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The Year of the Tailgate

With reserved parking, indoor restrictions at Mt. Bachelor, skiers and snowboarders will need to up their car-comfort game

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Earlier this fall, Mt. Bachelor announced its winter operations plan for the 2020-21 season—one that will be remembered as the year COVID-19 made everything change. Getting outdoors for some vigorous—or not-so-vigorous—exercise (while staying 6 feet from others) continues to be one of the ways to stay healthy throughout this pandemic, and at Mt. Bachelor, staying outdoors is going to be the name of the game throughout the season.

Take a "que" from these football tailgaters and get your parking-lot hangout game on at Mt. Bachelor this season. - ADOBE STOCK
  • Adobe Stock
  • Take a "que" from these football tailgaters and get your parking-lot hangout game on at Mt. Bachelor this season.

Get your tailgate game on

With lodges allowing people in on only a limited basis, this may finally be the year for powder hounds to dial in their tailgating game. The many Central Oregonians already living their best lives in their Sprinters will be fairly well set up for this change, having cozy places to sleep, eat and chill already inside their vans. But for those "lodge moms and dads" who have previously spent their time hoarding a gaggle of chairs and guarding kids' snacks and warmies inside one of the lodges, adjustments are in order.

People visiting Mt. Bachelor this year will need to "be prepared to warm and dine out of their vehicles, given reduced capacity limits in lodges and more limited dining and beverage options at resort venues," reads a recent press release.

For some, that might mean packing a portable fire pit—wood, gas or otherwise—and a handful of outdoor chairs. A portable gas fire pit or grill that isn't hot to the touch will be more easily transportable when you're ready to go home—meaning extra planning is in order to either extinguish the fire well ahead of time, or find a cool place to transport the pit or grill.

Another consideration: Does that tiny Subaru give you and all of the friends you're encouraged to carpool with enough room to boot up and chillax at lunch time? For some, flipping down a back seat and adding a futon mattress or camping foam could offer the right amount of shelter and coziness. For others, it might mean your sister with the big Suburban gets to drive all season long, leaving your less-spacious sedan back in Bend. Naturally, more layers and blankets, along with a bigger selection of hand warmers, are going to be essential.

In terms of food, investing in that bigger thermos for your hot drinks and soups is a good idea. In addition, Tailgater Magazine (yes, there is such a thing) recommends spicy foods as a way to keep warm. "When kicking up the heat of a recipe, keep the spice level at mild or medium; any hotter and you run the risk of causing the body to sweat, which means damp clothing – a must-avoid for cold days," the magazine recommends in a story on the art of cold-weather tailgating. Another next-level tailgating tip: Bring a slow cooker filled with chili or other warm foods—powered by an inverter you've connected to your car, of course.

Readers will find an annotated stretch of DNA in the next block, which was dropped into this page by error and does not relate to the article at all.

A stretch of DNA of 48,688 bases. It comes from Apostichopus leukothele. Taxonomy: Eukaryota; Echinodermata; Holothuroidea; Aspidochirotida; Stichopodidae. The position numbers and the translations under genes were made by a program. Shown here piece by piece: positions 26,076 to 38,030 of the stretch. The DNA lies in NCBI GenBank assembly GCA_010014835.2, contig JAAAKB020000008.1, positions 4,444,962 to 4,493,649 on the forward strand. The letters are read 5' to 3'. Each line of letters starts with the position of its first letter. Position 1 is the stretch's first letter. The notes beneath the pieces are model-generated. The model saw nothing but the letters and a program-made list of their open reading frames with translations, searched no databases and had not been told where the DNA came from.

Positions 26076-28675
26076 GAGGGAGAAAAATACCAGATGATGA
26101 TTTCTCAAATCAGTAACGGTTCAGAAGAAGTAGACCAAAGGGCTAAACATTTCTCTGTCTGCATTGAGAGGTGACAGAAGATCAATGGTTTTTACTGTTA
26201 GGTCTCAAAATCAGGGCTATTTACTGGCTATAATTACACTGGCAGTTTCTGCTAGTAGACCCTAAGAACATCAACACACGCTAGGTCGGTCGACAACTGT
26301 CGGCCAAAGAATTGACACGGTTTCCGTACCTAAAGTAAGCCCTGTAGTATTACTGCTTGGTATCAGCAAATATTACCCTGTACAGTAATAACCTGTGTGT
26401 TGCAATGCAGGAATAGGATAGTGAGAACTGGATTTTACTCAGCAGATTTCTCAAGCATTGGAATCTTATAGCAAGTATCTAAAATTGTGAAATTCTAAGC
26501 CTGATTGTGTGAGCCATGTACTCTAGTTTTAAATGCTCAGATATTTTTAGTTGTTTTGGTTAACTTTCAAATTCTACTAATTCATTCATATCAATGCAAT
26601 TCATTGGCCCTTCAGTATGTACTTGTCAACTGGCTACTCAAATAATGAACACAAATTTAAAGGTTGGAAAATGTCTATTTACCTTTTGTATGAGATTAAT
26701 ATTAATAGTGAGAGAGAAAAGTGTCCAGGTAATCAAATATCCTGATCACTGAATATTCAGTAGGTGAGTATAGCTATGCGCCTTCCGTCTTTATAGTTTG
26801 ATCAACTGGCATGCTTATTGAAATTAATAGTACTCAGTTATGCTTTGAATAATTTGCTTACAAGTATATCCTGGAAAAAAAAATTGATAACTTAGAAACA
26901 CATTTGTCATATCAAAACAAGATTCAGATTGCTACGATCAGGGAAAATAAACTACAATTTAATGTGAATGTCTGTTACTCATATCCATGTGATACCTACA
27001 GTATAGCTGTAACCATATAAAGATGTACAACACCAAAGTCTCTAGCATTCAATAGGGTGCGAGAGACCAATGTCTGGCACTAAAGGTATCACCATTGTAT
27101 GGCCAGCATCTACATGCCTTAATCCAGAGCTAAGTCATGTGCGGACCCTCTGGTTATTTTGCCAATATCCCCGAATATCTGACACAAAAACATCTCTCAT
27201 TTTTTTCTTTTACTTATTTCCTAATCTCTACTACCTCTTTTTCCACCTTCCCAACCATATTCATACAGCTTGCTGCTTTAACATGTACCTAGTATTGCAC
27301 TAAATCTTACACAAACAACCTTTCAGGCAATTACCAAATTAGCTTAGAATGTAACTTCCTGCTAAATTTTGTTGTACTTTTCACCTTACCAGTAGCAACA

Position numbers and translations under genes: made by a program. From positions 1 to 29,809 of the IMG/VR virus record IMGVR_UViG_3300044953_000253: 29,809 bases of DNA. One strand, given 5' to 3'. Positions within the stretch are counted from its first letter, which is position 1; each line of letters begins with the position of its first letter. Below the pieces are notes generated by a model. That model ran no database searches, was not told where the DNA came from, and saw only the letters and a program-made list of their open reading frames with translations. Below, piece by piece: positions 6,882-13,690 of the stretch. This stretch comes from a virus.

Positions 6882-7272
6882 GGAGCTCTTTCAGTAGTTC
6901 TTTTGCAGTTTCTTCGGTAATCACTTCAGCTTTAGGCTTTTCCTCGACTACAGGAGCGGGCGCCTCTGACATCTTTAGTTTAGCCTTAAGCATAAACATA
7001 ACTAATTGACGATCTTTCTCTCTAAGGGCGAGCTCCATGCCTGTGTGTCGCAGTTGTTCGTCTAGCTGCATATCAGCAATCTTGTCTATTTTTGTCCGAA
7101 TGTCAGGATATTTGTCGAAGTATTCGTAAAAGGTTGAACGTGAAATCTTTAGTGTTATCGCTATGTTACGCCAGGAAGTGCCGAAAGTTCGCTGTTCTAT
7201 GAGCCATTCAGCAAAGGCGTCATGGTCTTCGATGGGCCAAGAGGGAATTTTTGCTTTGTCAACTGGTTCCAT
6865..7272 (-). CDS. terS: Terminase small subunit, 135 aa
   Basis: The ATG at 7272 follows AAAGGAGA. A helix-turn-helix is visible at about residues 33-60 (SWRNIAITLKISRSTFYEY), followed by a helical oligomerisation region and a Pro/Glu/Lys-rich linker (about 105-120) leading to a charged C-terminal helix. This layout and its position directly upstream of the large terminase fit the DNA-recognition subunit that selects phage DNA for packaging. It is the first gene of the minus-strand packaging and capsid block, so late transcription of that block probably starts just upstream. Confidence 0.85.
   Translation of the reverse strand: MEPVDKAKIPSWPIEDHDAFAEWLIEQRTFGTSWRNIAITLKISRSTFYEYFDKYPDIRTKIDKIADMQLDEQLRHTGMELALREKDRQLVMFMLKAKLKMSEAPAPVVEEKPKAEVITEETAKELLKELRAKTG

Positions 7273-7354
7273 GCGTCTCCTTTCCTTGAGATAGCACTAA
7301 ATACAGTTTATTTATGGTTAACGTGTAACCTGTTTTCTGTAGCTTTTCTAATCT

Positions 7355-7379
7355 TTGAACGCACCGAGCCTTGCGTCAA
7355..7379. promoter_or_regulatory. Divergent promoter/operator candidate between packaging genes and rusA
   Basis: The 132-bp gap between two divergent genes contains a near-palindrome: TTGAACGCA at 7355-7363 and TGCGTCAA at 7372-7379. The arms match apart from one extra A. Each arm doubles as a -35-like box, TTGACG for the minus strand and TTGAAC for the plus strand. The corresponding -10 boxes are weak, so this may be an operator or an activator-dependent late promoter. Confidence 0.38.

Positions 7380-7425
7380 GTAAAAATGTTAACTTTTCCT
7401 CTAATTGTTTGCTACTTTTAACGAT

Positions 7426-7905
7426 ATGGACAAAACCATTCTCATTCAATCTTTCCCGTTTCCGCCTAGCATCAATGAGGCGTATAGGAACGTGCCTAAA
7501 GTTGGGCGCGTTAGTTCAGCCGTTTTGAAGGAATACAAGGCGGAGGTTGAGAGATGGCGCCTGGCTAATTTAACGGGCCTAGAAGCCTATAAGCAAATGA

Parking reservations at Mt. Bachelor

On Nov. 9, Mt. Bachelor will begin allowing people to start making car reservations—something required for anyone visiting the mountain this season. (Yes, that goes for people doing laps on The Cone in the early morning, too.) Starting on that date, people can reserve parking for their cars for up to seven days of their choosing—so if you know you're going to ski every Saturday, you might reserve for all the Saturdays after Dec. 7, when the mountain opens. Parking areas will be divided into Alpine and Nordic areas for those using different types of terrain.

For those expecting to be at the mountain more than seven days, Mt. Bachelor advises, "Once the season begins, guests will also be able to book an unlimited amount of days in a rolling 7-day window. As advance days are used, guests will be able to book additional advance days, never holding more than seven advanced reservations."

One exception to that: Those who are of driving age and have the Outplay 365 pass—Bachelor's year-round, multi-sport pass—will get a parking pass for the entire season.

If you try to reserve parking and none is available, Mt. Bachelor encourages people to try again. Those who reserved and decided not to come are supposed to cancel their reservation by 7 am the day of the reservation. According to Mt. Bachelor, "Guests who make reservations and do not either cancel their reservation prior to the date, or do not use their reservation will lose their next priority booking. Repeat offenders may lose the ability to make advanced reservations."

Other changes for Mt. Bachelor

In September, Mt. Bachelor announced other changes for the winter season, including a pause on the resort's child care and "Ski or Ride in 5" offerings, no tubing park, no beginner lessons, no lessons for kids age six and under, and everyone must wear a mask while in and around the resort.

Undoubtedly, snow riders will have plenty more questions about parking and riding this year. Mt. Bachelor has a lot more information at mtbachelor.com.

About The Author

Nicole Vulcan

Nicole Vulcan has been editor of the Source since 2016. (Blame her for everything since then.) Favorite car: A Trek commuter bike. Favorite cat: An adopted dog who looks like a Jedi master. Favorite things, besides responding to your comments: Downton Abbey re-runs, Aretha Franklin albums, and pink wine.

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